Christophe von Hohenberg

“Throughout his productive career photographing celebrities, he has worked with magazines including American Vogue, Interview, Vanity Fair, Marie Claire, German Vogue, German Rolling Stone, New York Times Magazine, French Vogue, Hampton’s Magazine, and others. Von Hohenberg has established his place in the art world, as a portrait photographer, with his unique gift for capturing the inner essence of individuals in distinguished and elegant ways. His portraits have been displayed at The Grey Art Gallery in New York, Art and Interior in Berlin and Valentina Moncada in Rome. In addition, Von Hohenberg is actively engaged in shooting advertising campaigns for major companies” Nuartlink Gallery

 

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Sam Friedman

“American artist Sam Friedman has been producing art in Brooklyn, New York, for the last decade. Tending to reflect the natural world, his work is simultaneously loose and precise. Friedman moves between representational and abstract depictions with seeming ease and spontaneity. His earliest “beach paintings”, completed in 2007, originated from his experience of walking towards the sunset during an oncoming storm. This personal encounter of induced visual clarity prompted in the artist’s mind the precise image for a fully formed painting that incorporated the language he had been developing in his earlier abstract work. This focus has occupied the most of his explorations then, resulting in a body of work that continuously breakdown and rebuild a natural landscape” Nuartlink Gallery

 

 

 

Alicja Kwade

“Kwade changes and manipulates the physical properties of materials, thereby evoking the surprise effects which disconcert the value we place on experience, our attitudes and our viewing habits.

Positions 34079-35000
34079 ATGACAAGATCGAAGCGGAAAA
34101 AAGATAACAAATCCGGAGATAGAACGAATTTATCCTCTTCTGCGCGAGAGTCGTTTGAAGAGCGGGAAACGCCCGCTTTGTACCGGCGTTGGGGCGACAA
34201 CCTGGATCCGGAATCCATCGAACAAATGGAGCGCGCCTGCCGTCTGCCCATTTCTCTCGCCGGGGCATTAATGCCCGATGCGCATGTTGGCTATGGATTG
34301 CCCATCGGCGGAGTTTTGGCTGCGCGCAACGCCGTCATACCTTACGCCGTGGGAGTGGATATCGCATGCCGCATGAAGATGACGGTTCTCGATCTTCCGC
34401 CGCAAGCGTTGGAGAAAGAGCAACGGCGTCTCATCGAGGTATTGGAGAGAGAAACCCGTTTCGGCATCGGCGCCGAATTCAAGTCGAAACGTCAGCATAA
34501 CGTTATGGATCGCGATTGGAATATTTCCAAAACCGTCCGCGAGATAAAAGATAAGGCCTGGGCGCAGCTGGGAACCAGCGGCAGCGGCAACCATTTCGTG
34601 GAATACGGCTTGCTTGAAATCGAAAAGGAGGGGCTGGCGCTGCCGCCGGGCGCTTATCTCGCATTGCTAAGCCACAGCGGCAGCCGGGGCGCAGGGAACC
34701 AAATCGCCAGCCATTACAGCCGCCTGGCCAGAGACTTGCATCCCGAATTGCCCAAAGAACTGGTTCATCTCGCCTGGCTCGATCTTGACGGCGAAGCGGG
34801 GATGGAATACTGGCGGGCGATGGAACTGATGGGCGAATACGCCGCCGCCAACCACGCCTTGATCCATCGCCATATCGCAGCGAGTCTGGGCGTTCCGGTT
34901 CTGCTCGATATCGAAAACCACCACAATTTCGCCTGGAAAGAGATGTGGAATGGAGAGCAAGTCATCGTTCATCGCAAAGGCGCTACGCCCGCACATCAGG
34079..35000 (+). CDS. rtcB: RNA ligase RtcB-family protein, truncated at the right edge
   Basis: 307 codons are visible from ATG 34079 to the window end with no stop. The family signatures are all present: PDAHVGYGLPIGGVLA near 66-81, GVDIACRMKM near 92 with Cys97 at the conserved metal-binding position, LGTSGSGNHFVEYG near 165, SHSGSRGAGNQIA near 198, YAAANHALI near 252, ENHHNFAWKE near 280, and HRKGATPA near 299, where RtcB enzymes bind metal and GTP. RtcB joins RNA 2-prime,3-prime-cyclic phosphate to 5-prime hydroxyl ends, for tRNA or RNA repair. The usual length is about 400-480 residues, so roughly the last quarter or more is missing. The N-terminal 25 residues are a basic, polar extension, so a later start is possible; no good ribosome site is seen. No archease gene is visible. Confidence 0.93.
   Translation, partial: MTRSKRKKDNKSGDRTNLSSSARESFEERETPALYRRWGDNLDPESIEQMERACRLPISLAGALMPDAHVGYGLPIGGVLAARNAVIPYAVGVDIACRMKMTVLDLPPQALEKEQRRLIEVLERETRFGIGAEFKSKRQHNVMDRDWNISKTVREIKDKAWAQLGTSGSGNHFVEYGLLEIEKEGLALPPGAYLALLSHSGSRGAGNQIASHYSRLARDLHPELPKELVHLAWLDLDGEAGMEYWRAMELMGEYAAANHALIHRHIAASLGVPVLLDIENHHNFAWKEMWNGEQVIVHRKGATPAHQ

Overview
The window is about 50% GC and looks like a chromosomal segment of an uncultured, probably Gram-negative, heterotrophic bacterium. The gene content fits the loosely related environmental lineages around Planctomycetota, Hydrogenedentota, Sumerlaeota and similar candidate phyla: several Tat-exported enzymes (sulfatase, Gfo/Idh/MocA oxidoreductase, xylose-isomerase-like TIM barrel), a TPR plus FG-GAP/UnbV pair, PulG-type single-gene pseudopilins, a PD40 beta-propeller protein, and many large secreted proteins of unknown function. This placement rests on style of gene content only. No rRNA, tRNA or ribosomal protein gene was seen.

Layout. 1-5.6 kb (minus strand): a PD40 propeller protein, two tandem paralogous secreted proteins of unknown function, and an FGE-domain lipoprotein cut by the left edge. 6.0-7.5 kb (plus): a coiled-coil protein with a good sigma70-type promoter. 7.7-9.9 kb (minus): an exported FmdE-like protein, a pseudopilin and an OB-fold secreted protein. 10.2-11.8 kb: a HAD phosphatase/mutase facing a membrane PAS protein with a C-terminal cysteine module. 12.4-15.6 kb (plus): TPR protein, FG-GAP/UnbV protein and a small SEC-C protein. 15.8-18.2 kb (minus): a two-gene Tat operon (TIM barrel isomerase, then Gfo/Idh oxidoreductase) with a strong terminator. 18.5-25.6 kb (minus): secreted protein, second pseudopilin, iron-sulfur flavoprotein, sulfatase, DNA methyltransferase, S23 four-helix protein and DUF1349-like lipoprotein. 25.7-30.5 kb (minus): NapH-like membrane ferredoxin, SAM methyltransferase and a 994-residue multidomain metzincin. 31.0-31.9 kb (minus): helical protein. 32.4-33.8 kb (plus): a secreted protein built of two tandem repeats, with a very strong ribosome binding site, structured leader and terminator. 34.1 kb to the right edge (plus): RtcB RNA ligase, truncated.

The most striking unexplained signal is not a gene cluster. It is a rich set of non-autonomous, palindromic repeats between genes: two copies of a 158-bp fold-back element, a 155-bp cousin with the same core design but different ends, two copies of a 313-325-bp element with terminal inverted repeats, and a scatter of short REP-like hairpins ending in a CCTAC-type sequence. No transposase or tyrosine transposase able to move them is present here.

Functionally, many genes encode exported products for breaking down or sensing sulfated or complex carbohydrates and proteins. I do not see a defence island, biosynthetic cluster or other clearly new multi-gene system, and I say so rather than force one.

The transformation of the simplest everyday objects by way of an elaborate procedure into apparently luxurious artifacts shows our understanding of materials, objects and ideas.
Our ascriptions and perceptions, frequently irrational, are based on cultural patterns, conventions and codes which Kwade undertakes to question with her ‘counteractions’. “What interests me are those things and phenomena about which one is not in a position to comprehend […] these concern the abstract, the absurd, the inexplicable and the not-experienceable, but the nevertheless constantly present […]”. (Alicja Kwade)” Isabel Meixner

“With the materials she uses, the found pieces and design objects, she also draws on the wealth of forms and ideas of art history: she touches the cosmos of a Marcel Duchamp with his idea of the Readymade. Merging objects and the cancellation of physical attributes are reminiscent of Salvador Dalí and René Magritte. But when viewing Alicja Kwade’s clear and minimalist sculptures one may also observe an affinity to Donald Judd and Robert Morris. For this process-oriented further development, Kwade counteracts the aspects of the museal and of conservation, here addressing a fundamental question in the contemporary art world and institutions” Isabel Meixner

Ben Butler

“Butler takes notions of organic growth and its natural laws seriously, though for all the (for want of a less ponderous word) philosophical background he might bring to his task, his work embodies a truly lovely and delicate lightness of being that’s both profound and irresistible”   Fredric Koeppel

 

Peter Land

“peter land was born in 1966 in aarhus, denmark. The artist lives and works in copenhagen, he studied at the royal danish academy of fine arts in copenhagen and at goldsmiths college in london. He is primarily known for his video installations, which are simultaneously tragic and comic. Peter land is especially interested in people’s constant attempts (which often fail) to appear competent, relaxed and convincing in socially predetermined roles.” Statement

Victor van Gaasbeek

“The Sliced Pixel technique originated from some experiments in Adobe Illustrator mid 2009. This project is all about simplicity, only including what’s absolutly necessary, yet preserving as much detail as possible.”

“With this technique I used the most basic elements in todays graphic design; the pixel. The pixels were sliced in half, and with the sliced pixels I created numerous animal heads. Up-close all you see is triangles, but when you look from a distance, the big picture becomes clear”